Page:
Faith, Racism & Fake Truth – Go Back to Your Country?

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By Nneka Okumazie

A multiple – family – tree citizen of a country may not like the country, or some of its policies. The citizen may complain or may not, but it is often difficult for other citizens to use go back to your country on them.

If fairly new citizens or residents notice problems and talk, it does not – necessarily – mean they don’t love the country, or that they should be disparaged – with go back.

Go back has been a weapon of scorn for centuries, but go back is one of the several fake truths of racism.

People are often judged by what they represent, not what they are.

Before getting to know, the fake truth that if the person is this, these are the tendencies, are used to stereotype them.

Usually, seeing that one is better than others, or being in a position to reject people or disappoint them is – some – psychological power.

Though, at times, it makes some compassionate, or crushed by guilt, but knowing, seeing or hearing how better one is, than others, is some coveted boost, tangent to those who are even better.

Racism is also a boost for most. There are situations of no threats, or almost no risk, but to just be racist, fairness is jettisoned.

Many derive satisfaction from seeing others disgraced, shamed, or scorned.

The use of go back is a superiority element of emptiness.

The world is smarter and more exposed thanks to technology, but people overrate overall capabilities.

Some of the precincts of racists are high pressure societies. Yes, prosperous but maddening high pressure. The things available strain many to sustain and make progress.

However, some are crushed by pressure, relying on meds, substance, therapy, etc. for stability.

Maybe racists should find great ideas on how to reduce societal pressure on themselves and their people.

There seems to be no great ideas on how to make lots of the existing systems better, so many remain crushed in the often ruthless system.

Maybe racists can also find solutions on great ways to handle failure, rejection and disappointment.

If that’s hard to do, maybe racists should try their smartness at reliable solutions to world’s poverty.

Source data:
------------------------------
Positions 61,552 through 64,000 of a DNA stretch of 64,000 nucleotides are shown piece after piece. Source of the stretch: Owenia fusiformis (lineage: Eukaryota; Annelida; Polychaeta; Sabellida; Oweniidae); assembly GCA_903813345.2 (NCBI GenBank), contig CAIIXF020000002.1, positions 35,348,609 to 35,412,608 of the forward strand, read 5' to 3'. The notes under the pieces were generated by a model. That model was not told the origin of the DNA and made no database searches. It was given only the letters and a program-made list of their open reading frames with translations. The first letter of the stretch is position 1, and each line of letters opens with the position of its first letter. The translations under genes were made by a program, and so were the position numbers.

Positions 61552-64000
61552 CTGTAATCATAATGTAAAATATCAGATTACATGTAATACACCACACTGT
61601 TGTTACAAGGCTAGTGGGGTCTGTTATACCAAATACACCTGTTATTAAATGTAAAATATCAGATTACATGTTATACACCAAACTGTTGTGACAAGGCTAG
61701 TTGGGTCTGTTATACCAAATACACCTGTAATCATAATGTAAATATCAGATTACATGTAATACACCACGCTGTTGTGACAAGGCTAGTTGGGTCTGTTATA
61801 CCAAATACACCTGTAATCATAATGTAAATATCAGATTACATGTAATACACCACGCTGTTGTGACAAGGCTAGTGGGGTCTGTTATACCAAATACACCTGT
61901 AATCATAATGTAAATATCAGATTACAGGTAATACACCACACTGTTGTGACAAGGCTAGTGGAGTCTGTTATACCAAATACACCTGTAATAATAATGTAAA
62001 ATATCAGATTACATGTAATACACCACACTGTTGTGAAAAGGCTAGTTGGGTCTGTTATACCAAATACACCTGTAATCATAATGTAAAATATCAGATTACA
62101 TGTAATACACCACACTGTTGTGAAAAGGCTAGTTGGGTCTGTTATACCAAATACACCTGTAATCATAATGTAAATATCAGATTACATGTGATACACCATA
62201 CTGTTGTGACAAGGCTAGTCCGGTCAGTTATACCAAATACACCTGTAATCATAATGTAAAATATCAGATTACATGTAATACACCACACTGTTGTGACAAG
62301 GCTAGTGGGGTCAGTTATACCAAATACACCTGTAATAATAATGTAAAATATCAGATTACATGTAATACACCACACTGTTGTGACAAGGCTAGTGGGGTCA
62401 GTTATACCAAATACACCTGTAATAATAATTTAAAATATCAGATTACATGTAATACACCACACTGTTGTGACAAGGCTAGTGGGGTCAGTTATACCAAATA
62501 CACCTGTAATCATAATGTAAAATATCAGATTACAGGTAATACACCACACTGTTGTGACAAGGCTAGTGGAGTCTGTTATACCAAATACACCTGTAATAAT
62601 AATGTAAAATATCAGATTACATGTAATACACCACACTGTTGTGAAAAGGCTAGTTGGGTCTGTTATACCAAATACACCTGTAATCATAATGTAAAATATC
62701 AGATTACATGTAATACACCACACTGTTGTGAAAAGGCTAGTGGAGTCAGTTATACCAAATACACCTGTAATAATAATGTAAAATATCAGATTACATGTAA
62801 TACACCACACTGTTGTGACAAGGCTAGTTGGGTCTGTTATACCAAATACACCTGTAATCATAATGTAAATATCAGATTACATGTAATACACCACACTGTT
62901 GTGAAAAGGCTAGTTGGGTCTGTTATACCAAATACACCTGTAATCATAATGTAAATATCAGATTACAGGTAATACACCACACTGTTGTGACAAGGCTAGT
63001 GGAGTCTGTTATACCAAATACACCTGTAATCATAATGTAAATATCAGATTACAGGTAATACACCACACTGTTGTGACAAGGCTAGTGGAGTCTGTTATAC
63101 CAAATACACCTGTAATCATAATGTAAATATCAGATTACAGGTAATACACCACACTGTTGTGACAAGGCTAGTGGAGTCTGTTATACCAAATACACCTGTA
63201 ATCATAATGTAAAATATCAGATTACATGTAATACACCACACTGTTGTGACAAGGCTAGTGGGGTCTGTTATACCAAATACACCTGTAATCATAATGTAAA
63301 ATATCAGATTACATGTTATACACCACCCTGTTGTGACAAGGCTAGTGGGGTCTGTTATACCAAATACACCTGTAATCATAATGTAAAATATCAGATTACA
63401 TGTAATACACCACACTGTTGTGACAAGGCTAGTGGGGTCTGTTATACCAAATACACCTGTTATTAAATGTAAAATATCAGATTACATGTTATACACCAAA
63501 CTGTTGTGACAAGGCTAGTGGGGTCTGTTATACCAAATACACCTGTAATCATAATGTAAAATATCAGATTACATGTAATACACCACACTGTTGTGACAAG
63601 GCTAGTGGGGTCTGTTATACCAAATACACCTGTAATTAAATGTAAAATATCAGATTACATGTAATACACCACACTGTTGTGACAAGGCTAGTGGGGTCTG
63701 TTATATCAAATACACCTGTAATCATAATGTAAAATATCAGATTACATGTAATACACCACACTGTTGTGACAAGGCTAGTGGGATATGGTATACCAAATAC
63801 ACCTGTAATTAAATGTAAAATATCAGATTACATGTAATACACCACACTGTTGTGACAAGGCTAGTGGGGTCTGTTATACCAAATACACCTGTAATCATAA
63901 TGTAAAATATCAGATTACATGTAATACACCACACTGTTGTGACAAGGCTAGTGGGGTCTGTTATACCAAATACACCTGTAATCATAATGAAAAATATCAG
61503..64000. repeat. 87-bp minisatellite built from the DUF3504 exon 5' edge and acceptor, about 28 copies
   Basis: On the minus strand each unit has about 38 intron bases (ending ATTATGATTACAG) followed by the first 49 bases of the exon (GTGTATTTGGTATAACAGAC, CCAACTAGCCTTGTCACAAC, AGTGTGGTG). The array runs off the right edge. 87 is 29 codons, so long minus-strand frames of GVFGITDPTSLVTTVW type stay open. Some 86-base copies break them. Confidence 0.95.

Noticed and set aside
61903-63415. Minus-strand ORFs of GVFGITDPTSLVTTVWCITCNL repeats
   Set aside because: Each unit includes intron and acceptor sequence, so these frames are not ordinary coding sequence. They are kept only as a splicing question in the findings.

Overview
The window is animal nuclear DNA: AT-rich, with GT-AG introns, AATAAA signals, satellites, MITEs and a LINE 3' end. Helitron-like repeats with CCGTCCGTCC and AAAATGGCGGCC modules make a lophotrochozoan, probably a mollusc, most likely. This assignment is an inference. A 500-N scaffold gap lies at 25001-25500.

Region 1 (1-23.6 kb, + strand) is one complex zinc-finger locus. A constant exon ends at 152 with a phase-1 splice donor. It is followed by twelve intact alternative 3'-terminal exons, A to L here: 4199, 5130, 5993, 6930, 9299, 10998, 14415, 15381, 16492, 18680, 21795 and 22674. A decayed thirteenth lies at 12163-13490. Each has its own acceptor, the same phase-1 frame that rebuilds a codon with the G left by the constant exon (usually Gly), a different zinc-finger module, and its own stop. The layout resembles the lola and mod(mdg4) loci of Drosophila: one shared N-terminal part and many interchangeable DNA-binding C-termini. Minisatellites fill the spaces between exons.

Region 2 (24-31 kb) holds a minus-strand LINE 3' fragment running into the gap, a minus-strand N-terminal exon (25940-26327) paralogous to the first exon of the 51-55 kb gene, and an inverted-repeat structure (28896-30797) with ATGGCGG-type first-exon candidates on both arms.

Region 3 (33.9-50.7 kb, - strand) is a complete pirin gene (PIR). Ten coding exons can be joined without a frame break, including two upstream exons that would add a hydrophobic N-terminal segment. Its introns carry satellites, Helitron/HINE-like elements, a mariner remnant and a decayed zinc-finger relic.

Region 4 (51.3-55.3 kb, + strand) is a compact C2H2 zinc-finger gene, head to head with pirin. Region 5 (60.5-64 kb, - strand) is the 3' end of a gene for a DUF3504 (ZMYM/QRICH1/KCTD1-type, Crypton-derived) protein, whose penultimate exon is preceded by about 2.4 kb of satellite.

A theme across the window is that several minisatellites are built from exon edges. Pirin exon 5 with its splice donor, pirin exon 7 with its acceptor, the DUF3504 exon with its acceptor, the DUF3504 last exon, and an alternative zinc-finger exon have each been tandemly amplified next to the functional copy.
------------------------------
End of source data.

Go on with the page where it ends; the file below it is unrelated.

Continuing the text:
At least, if there’s sustainable poverty eradication, maybe migration would wane.

The entire world fell into deceit of fake truth, where something that maybe worked, or maybe obvious is taken as absolute truth.

Activism and protests are great, but they are not always the answer. Elections are important, but they can produce bad results.

It is not totally true that an individual or group is always responsible for the problems of others.

But how can the world be better? How can the problems of the world be prioritized for general solutions, not some niche programs, or some tiny stuff, in one place?

The world is short of great ideas to move forward.

There must be ways to find hundreds or thousands of serious people dedicated to world progress, not some sham doings for the optics.

There is too much noise and too much useless information, yet the mind is sucked into endless thirst and worthless refills.

The ways racism was fought probably has to change.

The charged political, sexual, racial and religious environment needs to be outsized by the vision of a better world, with important cores like: love, joy, peace, patience, kindness, goodness, faithfulness, gentleness, and self-control.

It doesn’t matter what anyone is or represents, any human can bear wickedness, hate, evil, bitterness, envy, greed, pride, lust, violence, unknown intentions, anger, theft, graft, bias, strife, deceit, etc.

Because of the tendency of everyone to – sometimes – get carried away, it is important to remember:

[Revelation 3:17, Because thou sayest, I am rich, and increased with goods, and have need of nothing; and knowest not that thou art wretched, and miserable, and poor, and blind, and naked:]

Dipo Olowookere is a journalist based in Nigeria that has passion for reporting business news stories. At his leisure time, he watches football and supports 3SC of Ibadan. Mr Olowookere can be reached via dipo.olowookere@businesspost.ng

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